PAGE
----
Those Most Affected by Ortega’s Massive NGO Closures

File photo: Confidencial

Those in the municipalities affirm that the forced exit of the non-government organizations has increased their “feelings of vulnerability and personal despair about the future.

By Confidencial

HAVANA TIMES – The massive closure of NGOs in Nicaragua, perpetrated by the dictatorship of Daniel Ortega and Rosario Murillo, has “negatively” impacted various sectors of the country, but particularly women and rural residents. That’s the conclusion of the report “Nicaraguan Municipalities: between political subordination and citizen rejection,” prepared by the Central American Association for Development and Democracy Local Network.

The report details that both women and the farm sector “are net losers in the face of a patriarchal and misogynist regime, with an insatiable predatory appetite for natural resources.”

The study is “qualitative and exploratory,” involving 62 interviews conducted in 19 municipalities of Nicaragua, “despite the repressive conditions” imposed by the Ortega-Murillo dictatorship.

In terms of services to women, the shuttered organizations focused on: “training workshops, counseling in sexual reproductive health, and empowerment for defending their rights within the structural patriarchal system that excludes them at all levels of daily life.”

Meanwhile, in the case of the rural population, the NGOs acted as “transmitters of technologies and new practices to groups that traditionally lived and worked in isolation,” with such projects as promoting vegetable gardens or orchards for family consumption, sustainable agriculture promotion, micro-financing programs, and seed banks, among other things.

According to the document, the closure of NGOs “negatively impacted diverse spheres of development in the rural world, directly affecting areas such as the protection of the environment, promotion of food sovereignty and security, equity and inclusion, and the development of fair-trade channels.”

The cancellation of the NGOs’ legal status, in the view of Local Network, “has completed the cycle of destruction of civic and democratic spaces.” To these political consequences, “the impact on the life of people in the municipalities must also be added in.”

The study notes that the rural sector, where the greatest levels of poverty are found, has been “particularly sensitive to this authoritarian rampage of the Ortega-Murillo regime.”

Majority knew of the NGOs work

The report states that when the interviewers asked those responding if they knew of any NGOs that had been closed in their municipality, “practically all of them identified at least two of these national or international organizations.”

“In some municipalities, they [the NGOs] had been incorporated into local life in such a way that several interviewees considered them part of the local government structures, due to their contribution to daily life, their proximity to the population, their participation in the work of local development, and the different types of support they’d given the municipalities (advice, training, contributions to the execution of works),” the document specifies.

Due to this close integration into the communities, none of the people consulted seemed to understand the reasons for the closure and withdrawal of the organizations, “either because it occurred through an administrative action taken in Managua, or because no local explanations for the suspension were offered,” the report points out.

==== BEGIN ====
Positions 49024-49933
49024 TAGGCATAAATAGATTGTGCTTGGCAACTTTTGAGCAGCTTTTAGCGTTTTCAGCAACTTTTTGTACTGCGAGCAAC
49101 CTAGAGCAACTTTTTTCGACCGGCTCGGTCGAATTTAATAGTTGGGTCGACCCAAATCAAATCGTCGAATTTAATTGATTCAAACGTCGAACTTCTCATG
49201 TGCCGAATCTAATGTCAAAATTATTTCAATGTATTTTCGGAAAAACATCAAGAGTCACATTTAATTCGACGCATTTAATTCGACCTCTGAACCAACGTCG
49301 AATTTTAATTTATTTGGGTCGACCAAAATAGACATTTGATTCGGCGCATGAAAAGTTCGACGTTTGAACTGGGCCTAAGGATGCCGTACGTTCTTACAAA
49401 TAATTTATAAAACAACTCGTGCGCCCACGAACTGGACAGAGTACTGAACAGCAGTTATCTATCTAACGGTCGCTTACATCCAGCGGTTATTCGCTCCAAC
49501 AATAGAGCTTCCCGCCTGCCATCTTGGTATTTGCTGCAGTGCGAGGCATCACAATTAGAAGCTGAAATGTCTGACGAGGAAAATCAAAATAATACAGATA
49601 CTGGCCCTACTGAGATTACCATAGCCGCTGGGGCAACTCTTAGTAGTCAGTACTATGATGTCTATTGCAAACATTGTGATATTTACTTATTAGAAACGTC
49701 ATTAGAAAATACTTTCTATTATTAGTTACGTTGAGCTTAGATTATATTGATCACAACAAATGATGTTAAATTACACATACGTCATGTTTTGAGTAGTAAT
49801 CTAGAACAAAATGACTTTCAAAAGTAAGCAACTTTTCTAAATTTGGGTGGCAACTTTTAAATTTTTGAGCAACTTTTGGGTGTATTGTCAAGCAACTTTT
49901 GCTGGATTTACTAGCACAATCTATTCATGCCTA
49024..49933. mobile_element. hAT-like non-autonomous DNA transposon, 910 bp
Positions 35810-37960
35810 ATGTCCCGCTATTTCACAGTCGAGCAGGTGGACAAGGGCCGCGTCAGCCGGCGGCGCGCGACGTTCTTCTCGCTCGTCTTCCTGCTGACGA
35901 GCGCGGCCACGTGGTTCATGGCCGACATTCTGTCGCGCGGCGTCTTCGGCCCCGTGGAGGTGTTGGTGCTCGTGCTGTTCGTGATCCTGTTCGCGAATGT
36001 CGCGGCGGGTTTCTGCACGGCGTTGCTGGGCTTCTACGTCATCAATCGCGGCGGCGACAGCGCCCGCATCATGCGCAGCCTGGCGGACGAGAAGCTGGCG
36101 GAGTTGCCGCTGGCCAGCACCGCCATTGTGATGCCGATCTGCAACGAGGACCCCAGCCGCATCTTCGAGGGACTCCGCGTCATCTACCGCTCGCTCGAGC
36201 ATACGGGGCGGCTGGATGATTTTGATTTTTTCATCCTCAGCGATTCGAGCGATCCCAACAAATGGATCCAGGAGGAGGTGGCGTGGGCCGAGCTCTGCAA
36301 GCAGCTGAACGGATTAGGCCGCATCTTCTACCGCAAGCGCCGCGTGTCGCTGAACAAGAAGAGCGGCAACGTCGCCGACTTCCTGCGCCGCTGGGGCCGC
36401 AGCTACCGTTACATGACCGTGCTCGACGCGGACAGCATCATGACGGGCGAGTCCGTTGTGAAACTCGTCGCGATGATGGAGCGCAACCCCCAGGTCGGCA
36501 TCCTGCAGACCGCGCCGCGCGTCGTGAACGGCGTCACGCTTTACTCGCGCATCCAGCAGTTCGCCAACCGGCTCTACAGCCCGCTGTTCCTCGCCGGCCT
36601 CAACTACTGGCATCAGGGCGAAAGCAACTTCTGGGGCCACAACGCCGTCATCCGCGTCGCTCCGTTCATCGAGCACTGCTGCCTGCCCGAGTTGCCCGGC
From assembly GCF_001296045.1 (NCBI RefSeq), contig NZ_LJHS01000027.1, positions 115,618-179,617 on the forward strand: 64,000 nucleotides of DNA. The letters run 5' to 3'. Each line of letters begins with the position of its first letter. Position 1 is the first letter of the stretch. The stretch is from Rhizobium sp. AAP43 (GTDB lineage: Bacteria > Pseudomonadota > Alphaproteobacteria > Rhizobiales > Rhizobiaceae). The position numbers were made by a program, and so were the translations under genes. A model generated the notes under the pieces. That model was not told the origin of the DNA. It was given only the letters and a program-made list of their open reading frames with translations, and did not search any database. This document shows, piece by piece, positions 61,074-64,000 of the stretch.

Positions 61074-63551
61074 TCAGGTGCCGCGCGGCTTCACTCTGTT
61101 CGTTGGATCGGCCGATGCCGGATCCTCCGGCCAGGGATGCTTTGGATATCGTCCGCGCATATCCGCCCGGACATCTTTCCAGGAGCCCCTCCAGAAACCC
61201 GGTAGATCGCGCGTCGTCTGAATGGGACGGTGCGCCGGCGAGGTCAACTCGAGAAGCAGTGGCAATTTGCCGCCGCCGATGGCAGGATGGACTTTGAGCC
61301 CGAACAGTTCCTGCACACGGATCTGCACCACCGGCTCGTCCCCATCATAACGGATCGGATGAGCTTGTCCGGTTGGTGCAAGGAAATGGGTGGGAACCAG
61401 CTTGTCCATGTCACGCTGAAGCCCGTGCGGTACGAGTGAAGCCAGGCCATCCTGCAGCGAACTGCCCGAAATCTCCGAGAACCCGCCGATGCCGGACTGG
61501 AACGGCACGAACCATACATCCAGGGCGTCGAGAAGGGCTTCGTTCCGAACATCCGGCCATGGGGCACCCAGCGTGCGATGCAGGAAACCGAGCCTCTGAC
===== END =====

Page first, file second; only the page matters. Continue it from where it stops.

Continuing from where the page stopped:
The people interviewed for the study recognized that one effect of the withdrawal of organizations from their municipalities “is an increase in social vulnerability and a feeling of helplessness and personal hopelessness about the future.”

NGO’s helped “cushion” the inequities

Based on the responses the study recorded, the “Local Network” association “roundly” affirmed that the organizations “comprised the main social safety network for the excluded and vulnerable sectors that neither the government nor the market could – or perhaps wanted to – include within their activities.” The report continued: “the former [the government], for reasons of sectarian public policies that leave those not politically of interest outside the protective net; and the latter [the marketplace] because it’s not interested in incorporating as consumers those who aren’t profitable.”

Because of this, they believe that the NGOs “acted as a cushion, in the face of the inequities of the State and the market’s non-inclusive policies,” especially in their attention to women, youth, children and the adult and indigenous population.

Attention to children and youth

The report contends that the NGOs acted as agents for the emancipation of marginalized sectors, as well as offering civic empowerment to the citizens.

After the women, the other population group most often cited by the interviewees were the youth, since many NGOs worked on “prevention of risky behaviors, such as drugs, gangs and human trafficking; sex education and the strengthening of civic values and the capacity for self-organization.”

Another benefitted sector were the children, as a previous Confidencial report also indicated. This sector was the recipient of “preschool nutrition and education programs, where they were provided with materials to draw, color and other creative arts.”

The report notes that the NGOs also contributed “by forming dance groups or groups for understanding nature,” with a particular focus on children “without parents, to prevent human trafficking, abuse and child labor.”

Read more from Nicaragua here on Havana Times